Israel and U.S. Jews on Wednesday expressed sorrow over the passing of Senator Edward M. Kennedy who died at age 77 on Tuesday night following a battle with cancer.

In tribute to the late senator, President Shimon Peres said Kennedy was a particularly respected leader with an interest in helping society, and added that his death was a great loss for every thoughtful person in the world.

"Kennedy was a clear friend of Israel the whole way, and in every place that he could help us he did help," he added.

The UJC/ Jewish Federations of North America, a leading Jewish advocacy and charitable organization, called Kennedy's death "a loss for the Jewish people and our nation."

William C. Daroff, vice president for public policy and director of the UJC/The Jewish Federation of North America?s Washington office, released a statement terming Senator Kennedy a ?good friend? to the Jewish community worldwide:

The United States not only lost a senator, but a friend to the most vulnerable and disenfranchised," said the statement, |UJC was fortunate to have a close relationship with Senator Kennedy and was honored to be asked to represent the faith community in his long-term care advocacy efforts."

"He was a good friend to the Jewish Federation system and the Jewish people worldwide, including Soviet Jewry and the State of Israel."

Foreign Minister Avigdor Lieberman also expressed his condolences, calling Kennedy a great friend of Israel and the Jewish people.

He added that Kennedy protected human rights, and was the son of a distinguished family who stood by Israel, even in difficult times, during his many years of service in the Senate.

Kennedy reflected the deep ties shared between Israel and the U.S., Lieberman said.

Kennedy, a major figure in the Democratic Party who took the helm of one of America's most fabled political families after two older brothers were assassinated, died late Tuesday.

"Edward M. Kennedy, the husband, father, grandfather, brother and uncle we loved so deeply, died late Tuesday night at home in Hyannis Port (Massachusetts)," the Kennedy family said in a statement.

One of the most influential and longest-serving senators in U.S. history - a liberal standard-bearer who was also known as a consummate congressional dealmaker - Kennedy had been battling brain cancer, which was diagnosed in May 2008.

"We've lost the irreplaceable center of our family and joyous light in our lives, but the inspiration of his faith, optimism, and perseverance will live on in our hearts forever," the family statement added.

His death marked the twilight of a political dynasty, and dealt a blow to Democrats as they seek to answer U.S. President Barack Obama's call for an overhaul of the healthcare system. Kennedy had made healthcare reform his signature cause.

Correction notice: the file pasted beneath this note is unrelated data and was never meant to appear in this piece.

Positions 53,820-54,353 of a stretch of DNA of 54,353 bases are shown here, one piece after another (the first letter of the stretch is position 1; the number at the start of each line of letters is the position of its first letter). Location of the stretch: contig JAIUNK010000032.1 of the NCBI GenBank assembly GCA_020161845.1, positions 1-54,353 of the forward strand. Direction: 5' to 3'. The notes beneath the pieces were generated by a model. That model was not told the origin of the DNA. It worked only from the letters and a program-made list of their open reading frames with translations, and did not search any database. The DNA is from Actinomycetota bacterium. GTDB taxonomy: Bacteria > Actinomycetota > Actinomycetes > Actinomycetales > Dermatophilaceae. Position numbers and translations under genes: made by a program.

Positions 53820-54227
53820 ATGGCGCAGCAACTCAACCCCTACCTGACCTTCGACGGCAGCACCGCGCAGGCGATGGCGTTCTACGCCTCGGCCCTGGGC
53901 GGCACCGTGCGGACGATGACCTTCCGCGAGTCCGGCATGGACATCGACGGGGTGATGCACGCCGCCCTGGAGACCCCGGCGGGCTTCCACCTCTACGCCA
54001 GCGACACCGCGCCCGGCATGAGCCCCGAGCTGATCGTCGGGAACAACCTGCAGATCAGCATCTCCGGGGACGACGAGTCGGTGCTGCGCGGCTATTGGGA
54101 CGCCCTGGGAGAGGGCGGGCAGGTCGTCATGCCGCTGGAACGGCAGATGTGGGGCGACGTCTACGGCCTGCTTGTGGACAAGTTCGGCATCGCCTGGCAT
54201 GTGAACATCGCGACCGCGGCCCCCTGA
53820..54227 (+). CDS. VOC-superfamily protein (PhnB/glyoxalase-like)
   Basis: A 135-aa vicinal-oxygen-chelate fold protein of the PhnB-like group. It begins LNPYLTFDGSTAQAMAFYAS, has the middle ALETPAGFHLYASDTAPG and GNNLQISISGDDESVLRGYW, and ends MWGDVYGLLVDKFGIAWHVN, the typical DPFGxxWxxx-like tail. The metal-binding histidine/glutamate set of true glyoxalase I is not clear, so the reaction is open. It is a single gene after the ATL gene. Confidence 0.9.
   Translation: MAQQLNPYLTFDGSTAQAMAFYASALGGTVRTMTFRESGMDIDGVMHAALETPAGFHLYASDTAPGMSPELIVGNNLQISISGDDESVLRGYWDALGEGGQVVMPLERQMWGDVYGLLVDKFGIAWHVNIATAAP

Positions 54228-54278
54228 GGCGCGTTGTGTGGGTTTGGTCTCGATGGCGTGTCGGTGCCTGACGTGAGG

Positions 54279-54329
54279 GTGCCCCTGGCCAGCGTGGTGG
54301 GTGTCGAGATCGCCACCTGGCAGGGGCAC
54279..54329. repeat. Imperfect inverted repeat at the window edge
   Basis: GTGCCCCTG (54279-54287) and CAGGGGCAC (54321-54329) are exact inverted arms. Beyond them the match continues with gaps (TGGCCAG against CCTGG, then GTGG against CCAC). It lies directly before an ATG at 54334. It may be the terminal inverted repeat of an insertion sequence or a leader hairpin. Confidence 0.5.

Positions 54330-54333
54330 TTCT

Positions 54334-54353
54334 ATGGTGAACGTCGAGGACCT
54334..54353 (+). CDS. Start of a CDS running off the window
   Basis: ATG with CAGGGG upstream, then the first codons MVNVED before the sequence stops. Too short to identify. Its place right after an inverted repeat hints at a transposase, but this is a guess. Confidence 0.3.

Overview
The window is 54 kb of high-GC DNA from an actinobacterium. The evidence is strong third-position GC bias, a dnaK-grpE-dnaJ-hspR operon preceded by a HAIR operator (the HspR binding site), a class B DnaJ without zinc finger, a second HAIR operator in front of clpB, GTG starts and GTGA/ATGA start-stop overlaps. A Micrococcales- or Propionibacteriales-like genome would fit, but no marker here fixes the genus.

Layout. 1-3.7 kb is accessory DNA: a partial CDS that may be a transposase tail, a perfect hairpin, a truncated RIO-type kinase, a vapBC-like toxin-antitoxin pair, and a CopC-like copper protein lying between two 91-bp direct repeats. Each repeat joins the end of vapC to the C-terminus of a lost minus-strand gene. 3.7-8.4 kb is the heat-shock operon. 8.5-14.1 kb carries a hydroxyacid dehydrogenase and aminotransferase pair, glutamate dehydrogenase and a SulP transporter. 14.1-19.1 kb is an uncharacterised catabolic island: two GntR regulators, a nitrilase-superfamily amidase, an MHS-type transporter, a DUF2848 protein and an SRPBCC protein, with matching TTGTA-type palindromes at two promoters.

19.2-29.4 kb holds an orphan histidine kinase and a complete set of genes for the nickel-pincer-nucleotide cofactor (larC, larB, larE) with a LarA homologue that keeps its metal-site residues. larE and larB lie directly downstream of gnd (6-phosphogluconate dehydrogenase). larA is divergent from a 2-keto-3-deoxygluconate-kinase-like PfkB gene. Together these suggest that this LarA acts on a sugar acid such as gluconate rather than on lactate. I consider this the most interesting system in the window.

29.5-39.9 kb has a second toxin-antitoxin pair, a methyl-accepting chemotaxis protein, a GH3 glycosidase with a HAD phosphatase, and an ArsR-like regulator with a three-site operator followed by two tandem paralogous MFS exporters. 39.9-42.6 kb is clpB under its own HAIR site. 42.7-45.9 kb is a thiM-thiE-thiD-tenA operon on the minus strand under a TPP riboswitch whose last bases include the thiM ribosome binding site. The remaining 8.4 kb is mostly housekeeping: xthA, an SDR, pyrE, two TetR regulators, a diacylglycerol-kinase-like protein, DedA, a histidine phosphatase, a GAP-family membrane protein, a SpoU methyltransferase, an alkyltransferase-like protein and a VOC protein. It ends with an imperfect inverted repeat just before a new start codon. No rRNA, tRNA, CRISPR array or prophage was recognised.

Known as "Teddy," he was the last of four sons and five daughters born to millionaire businessman Joseph Kennedy, who would later be ambassador to Britain, and his wife Rose.

He was the brother of President John Kennedy, assassinated in 1963, Senator Robert Kennedy, fatally shot while campaigning for the 1968 Democratic presidential nomination, and Joe Kennedy, a pilot killed in World War II.

Robert Kennedy was assassinated by a 24-year-old Palestinian immigrant named Sirhan Sirhan, who remains in prison for the crime to this day. Sirhan testified at his trial that he began to hate Robert Kennedy after learning of the latter's support for Israel.

Edward Kennedy was elected to the Senate in 1962, when his brother John was president, and served longer than all but two senators in history.

After Robert Kennedy's death, Edward was expected to waste little time in vying for the presidency. But in 1969, a young woman drowned after a car Kennedy was driving plunged off a bridge on the Massachusetts resort island of Chappaquiddick after a night of partying.

Kennedy's image took a major hit after it emerged he had failed to report the accident to authorities. He pleaded guilty to leaving the scene and received a suspended sentence.

Kennedy eventually ran for his party's presidential nomination in 1980 but lost to then-President Jimmy Carter.

His presidential ambitions thwarted, Kennedy devoted himself to his Senate career.

During his nearly half century in the chamber, Kennedy became known as one of Washington's most effective senators, crafting legislation by working with lawmakers and presidents of both parties, and finding unlikely allies.

At the same time, he held fast to liberal causes deemed anachronistic by the centrist "New Democrats," and was a lightning rod for conservative ire.

He helped enact measures to protect civil and labor rights, expand healthcare, upgrade schools, increase student aid and contain the spread of nuclear weapons.

Kennedy's illness kept him from attending the funeral of his sister, Eunice Kennedy Shriver, a leading advocate of the metally disabled, who died on Aug. 11 at the age of 88.